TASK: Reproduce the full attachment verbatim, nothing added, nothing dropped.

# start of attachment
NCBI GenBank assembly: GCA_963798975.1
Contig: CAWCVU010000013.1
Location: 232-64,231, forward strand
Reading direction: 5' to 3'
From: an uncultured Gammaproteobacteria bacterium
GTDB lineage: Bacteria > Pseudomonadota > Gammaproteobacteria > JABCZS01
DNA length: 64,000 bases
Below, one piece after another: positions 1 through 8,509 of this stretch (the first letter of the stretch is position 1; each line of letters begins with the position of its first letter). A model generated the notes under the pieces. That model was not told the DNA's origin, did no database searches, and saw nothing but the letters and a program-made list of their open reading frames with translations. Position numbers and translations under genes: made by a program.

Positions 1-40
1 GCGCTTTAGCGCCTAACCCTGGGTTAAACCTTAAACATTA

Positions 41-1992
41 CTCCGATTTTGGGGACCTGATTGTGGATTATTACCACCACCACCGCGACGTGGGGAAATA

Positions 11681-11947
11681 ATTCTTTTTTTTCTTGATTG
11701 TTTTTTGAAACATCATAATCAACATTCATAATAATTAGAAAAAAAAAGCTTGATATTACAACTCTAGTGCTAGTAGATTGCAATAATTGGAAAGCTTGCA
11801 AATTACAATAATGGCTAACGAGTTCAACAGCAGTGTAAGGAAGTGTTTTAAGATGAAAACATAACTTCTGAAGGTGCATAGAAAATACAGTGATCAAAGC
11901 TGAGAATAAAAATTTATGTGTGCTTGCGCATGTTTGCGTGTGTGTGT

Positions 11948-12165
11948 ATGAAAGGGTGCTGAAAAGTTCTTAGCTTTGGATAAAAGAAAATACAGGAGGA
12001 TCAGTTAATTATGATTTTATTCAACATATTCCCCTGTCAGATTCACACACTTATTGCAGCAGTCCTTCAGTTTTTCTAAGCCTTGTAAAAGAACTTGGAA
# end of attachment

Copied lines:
NCBI GenBank assembly: GCA_963798975.1
Contig: CAWCVU010000013.1
Location: 232-64,231, forward strand
Reading direction: 5' to 3'
From: an uncultured Gammaproteobacteria bacterium
GTDB lineage: Bacteria > Pseudomonadota > Gammaproteobacteria > JABCZS01
DNA length: 64,000 bases
Below, one piece after another: positions 1 through 8,509 of this stretch (the first letter of the stretch is position 1; each line of letters begins with the position of its first letter). A model generated the notes under the pieces. That model was not told the DNA's origin, did no database searches, and saw nothing but the letters and a program-made list of their open reading frames with translations. Position numbers and translations under genes: made by a program.

Positions 1-40
1 GCGCTTTAGCGCCTAACCCTGGGTTAAACCTTAAACATTA

Positions 41-1992
41 CTCCGATTTTGGGGACCTGATTGTGGATTATTACCACCACCACCGCGACGTGGGGAAATA

Positions 11681-11947
11681 ATTCTTTTTTTTCTTGATTG
11701 TTTTTTGAAACATCATAATCAACATTCATAATAATTAGAAAAAAAAAGCTTGATATTACAACTCTAGTGCTAGTAGATTGCAATAATTGGAAAGCTTGCA
11801 AATTACAATAATGGCTAACGAGTTCAACAGCAGTGTAAGGAAGTGTTTTAAGATGAAAACATAACTTCTGAAGGTGCATAGAAAATACAGTGATCAAAGC
11901 TGAGAATAAAAATTTATGTGTGCTTGCGCATGTTTGCGTGTGTGTGT

Positions 11948-12165
11948 ATGAAAGGGTGCTGAAAAGTTCTTAGCTTTGGATAAAAGAAAATACAGGAGGA
12001 TCAGTTAATTATGATTTTATTCAACATATTCCCCTGTCAGATTCACACACTTATTGCAGCAGTCCTTCAGTTTTTCTAAGCCTTGTAAAAGAACTTGGAA